The Canadian company BlackBerry Ltd. will cease to design or manufacture smartphones. Besides being known for its robust security solutions, BlackBerry was also a household name for its iconic QWERTY devices used by top government officials in the United States until recently.
The ex-manufacturer is pitching its decision as a Mobility Solutions strategy. BlackBerry will shift from making both hardware and software to focus only on the latter. Officials of the company said that the move answered to encouraging figures in the software sector rather than poor performance in smartphone sales.
BlackBerry’s announcement also covered a shakeup in its core leadership. The Chief Financial Officer James Yersh is reportedly leaving the company citing “personal reasons,” and CEO John Chen is bringing in Steven Capelli of Sybase as his replacement.
BlackBerry reported conflicting financial results for Q2
Regardless of how the company spins it, the figures are clear: BlackBerry did not meet the expected hardware sales results during the last fiscal quarter. External estimates placed revenue numbers at nearly $394 million, but the Canadian manufacturer only managed to gross $334 million after accounting for GAAP.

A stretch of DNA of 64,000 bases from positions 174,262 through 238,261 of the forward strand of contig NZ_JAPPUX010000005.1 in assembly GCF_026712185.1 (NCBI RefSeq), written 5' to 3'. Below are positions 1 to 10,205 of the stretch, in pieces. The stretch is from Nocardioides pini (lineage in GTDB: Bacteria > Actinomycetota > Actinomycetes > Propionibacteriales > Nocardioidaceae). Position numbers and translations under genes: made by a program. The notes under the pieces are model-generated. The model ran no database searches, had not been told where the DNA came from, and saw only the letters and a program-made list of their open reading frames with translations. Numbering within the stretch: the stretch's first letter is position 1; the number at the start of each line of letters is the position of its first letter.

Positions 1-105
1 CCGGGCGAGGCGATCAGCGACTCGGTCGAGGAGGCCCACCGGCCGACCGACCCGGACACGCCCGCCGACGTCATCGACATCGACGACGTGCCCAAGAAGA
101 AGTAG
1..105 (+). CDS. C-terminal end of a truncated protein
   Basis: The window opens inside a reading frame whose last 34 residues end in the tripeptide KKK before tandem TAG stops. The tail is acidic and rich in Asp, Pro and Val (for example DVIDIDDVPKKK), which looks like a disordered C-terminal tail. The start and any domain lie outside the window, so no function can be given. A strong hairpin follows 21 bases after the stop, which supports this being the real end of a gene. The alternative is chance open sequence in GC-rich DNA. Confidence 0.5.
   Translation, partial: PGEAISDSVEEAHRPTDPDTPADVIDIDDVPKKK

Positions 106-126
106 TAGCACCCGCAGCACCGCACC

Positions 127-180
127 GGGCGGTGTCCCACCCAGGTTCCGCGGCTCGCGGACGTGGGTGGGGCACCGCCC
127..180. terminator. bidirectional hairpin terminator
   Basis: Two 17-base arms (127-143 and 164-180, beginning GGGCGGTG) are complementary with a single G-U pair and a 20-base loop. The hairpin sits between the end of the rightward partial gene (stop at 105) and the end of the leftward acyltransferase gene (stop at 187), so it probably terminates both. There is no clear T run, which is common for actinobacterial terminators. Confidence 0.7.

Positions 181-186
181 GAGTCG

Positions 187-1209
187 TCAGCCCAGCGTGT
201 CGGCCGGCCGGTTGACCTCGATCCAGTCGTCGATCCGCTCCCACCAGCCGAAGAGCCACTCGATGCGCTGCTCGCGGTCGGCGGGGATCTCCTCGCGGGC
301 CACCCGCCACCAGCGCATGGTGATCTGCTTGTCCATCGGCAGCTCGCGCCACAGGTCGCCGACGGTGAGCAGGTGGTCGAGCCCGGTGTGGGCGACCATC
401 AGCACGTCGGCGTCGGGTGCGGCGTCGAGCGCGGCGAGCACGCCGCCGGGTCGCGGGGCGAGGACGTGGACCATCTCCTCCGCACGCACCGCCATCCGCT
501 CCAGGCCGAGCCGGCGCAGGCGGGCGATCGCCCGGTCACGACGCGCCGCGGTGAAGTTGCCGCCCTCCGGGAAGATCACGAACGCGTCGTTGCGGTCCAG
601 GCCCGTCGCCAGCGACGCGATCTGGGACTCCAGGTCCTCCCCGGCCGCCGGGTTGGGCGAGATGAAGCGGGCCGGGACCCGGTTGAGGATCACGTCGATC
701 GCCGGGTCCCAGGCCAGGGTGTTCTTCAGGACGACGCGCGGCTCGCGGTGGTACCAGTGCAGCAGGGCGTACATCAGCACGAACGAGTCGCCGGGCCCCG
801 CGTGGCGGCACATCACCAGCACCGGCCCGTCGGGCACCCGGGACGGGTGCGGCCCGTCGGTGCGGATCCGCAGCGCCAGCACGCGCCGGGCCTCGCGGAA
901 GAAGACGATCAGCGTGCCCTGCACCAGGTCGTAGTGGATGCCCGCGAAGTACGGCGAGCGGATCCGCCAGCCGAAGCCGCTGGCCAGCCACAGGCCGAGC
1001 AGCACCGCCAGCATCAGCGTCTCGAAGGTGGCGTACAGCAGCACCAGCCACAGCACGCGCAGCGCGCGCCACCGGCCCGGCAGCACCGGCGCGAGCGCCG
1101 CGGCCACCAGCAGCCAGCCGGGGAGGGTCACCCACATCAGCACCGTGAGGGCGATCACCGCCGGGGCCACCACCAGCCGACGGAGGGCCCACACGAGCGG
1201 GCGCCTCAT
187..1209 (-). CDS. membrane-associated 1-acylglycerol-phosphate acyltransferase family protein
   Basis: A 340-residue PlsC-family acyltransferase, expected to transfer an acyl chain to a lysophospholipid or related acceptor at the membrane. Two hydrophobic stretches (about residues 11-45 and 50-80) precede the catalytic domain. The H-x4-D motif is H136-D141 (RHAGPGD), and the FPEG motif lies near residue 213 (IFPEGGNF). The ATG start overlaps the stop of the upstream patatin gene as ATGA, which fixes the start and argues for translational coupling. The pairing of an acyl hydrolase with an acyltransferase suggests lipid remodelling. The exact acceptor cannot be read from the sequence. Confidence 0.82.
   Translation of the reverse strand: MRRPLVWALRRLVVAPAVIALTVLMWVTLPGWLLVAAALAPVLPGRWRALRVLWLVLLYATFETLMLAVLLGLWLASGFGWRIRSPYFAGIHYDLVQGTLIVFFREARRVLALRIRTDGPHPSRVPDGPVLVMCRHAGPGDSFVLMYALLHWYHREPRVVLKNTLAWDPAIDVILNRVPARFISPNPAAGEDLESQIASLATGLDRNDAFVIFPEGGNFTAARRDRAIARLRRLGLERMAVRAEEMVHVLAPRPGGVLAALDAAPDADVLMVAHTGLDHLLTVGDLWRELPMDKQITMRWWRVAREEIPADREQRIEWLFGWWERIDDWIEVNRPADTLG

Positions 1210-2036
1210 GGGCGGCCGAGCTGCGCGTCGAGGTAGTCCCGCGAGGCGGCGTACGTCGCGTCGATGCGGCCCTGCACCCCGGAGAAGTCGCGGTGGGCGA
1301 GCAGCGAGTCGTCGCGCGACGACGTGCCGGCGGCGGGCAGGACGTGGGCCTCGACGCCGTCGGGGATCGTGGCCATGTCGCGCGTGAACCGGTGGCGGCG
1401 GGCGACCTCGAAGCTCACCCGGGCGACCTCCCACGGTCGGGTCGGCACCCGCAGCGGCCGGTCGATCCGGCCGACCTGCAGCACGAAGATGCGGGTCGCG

Meanwhile, net losses for the second quarter totaled a whopping $372 million, just over $0.70 per share. BlackBerry also reported increasing year-over-year growth in software sales at $156 million, but down $10 million about last quarter numbers.
While not completely disastrous, the company certainly could use a perspective change if they intend to stay in business in the future, several industry specialists have said.
Third parties will develop BlackBerry phones
BlackBerry as a company will stop making phones, but that does not mean that the iconic devices will cease to exist. Partner companies will design and manufacture devices under BlackBerry license agreements, a move that will make the company center primarily on software.
“Under this strategy, we are focusing on software development, including security and applications. The company plans to end all internal hardware development and will outsource that function to partners. This allows us to reduce capital requirements and enhance return on invested capital,” stated CEO John Chen for the press release.
Chen also claimed that its Mobile Solutions strategy was already in the works with a new development partner. BB Merah Putih, an Indonesia-based company, is the first partner that will officially develop mobile devices for the Canadian powerhouse.
This would not exactly be the first time BlackBerry has resorted to third parties in making smartphones since their latest DTEK50 was a revamped Alcatel design. None of the two companies have stated if they will continue to collaborate in the future under BlackBerry’s new strategy.